Some of the Fathers and earlier commentators, and among moderns, Bishop Wordsworth, have not been content with the literal sense of this gnonic, but have found in it, as in the others, deep spiritual mysteries. Christ is the great Eagle (Revelation 12:14), who ascended beyond human ken; the serpent is the devil, who works his wily way in secret, and who tried to pass into the mind of Christ, who is the Rock; the ship is the Church, which preserves its course amid the waves of this troublesome world, though we cannot mark its strength or whither it is guided; and the fourth mystery is the incarnation of Jesus Christ our Lord, when "the virgin (almah) conceived and bare a son" (Isaiah 7:14), when "a woman encompassed a man (geber)" (Jeremiah 31:22). We can see the greater or less appropriateness of such accommodation, but the proverb must have been received by contemporaries only in its literal sense, whatever were the inner mysteries which the Holy Spirit wished to communicate thereby. Proverbs 30:19The following proverb, again a numerical proverb, begins with the eagle, mentioned in the last line of the foregoing:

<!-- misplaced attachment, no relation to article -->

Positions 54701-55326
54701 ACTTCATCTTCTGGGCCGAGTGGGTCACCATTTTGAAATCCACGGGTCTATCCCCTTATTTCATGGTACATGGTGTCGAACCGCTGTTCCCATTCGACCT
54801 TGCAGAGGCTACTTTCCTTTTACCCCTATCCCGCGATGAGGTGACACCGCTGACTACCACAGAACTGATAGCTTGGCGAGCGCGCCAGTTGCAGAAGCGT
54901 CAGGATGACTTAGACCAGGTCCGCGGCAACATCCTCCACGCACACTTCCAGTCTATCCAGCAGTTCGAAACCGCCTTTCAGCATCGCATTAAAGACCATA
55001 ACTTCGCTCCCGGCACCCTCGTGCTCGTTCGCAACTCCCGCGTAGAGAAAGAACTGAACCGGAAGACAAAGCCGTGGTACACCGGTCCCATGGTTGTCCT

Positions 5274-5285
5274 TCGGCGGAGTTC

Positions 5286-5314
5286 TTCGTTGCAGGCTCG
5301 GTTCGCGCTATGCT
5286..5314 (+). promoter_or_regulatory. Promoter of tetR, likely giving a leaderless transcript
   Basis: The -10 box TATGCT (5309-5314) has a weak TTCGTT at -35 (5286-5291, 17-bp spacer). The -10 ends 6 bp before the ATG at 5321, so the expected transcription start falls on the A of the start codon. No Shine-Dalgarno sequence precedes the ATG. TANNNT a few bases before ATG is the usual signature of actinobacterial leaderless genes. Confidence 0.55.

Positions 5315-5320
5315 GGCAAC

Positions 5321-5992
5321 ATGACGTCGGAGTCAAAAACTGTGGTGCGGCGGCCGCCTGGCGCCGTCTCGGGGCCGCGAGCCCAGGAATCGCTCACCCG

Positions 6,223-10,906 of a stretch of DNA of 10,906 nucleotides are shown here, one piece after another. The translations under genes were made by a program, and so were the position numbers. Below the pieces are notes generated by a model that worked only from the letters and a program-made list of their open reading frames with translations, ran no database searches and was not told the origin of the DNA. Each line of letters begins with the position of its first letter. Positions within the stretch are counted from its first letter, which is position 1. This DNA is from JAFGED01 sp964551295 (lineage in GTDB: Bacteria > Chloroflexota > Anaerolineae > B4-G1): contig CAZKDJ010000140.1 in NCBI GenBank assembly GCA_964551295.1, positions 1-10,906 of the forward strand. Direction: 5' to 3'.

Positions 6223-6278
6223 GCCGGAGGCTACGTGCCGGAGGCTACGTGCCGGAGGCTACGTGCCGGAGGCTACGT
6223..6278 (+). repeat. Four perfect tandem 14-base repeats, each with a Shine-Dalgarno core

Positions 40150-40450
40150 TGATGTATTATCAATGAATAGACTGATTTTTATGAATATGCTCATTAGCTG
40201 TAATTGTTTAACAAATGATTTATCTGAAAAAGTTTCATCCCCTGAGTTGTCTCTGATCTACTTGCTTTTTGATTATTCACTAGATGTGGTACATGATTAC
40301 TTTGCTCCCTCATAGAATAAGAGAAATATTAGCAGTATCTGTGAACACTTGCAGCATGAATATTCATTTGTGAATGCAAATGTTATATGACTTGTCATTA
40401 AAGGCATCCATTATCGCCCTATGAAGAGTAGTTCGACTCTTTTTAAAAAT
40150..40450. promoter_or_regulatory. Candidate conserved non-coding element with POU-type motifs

18 Three things lie beyond me,

     And four I understand not:

19 The way of the eagle in the heavens,

     The way of a serpent over a rock,

     The way of a ship on the high sea,

     And the way of a man with a maid.

20 Thus is the way of the adulterous woman:

     She eateth and wipeth her mouth, and saith:

     I have done no iniquity.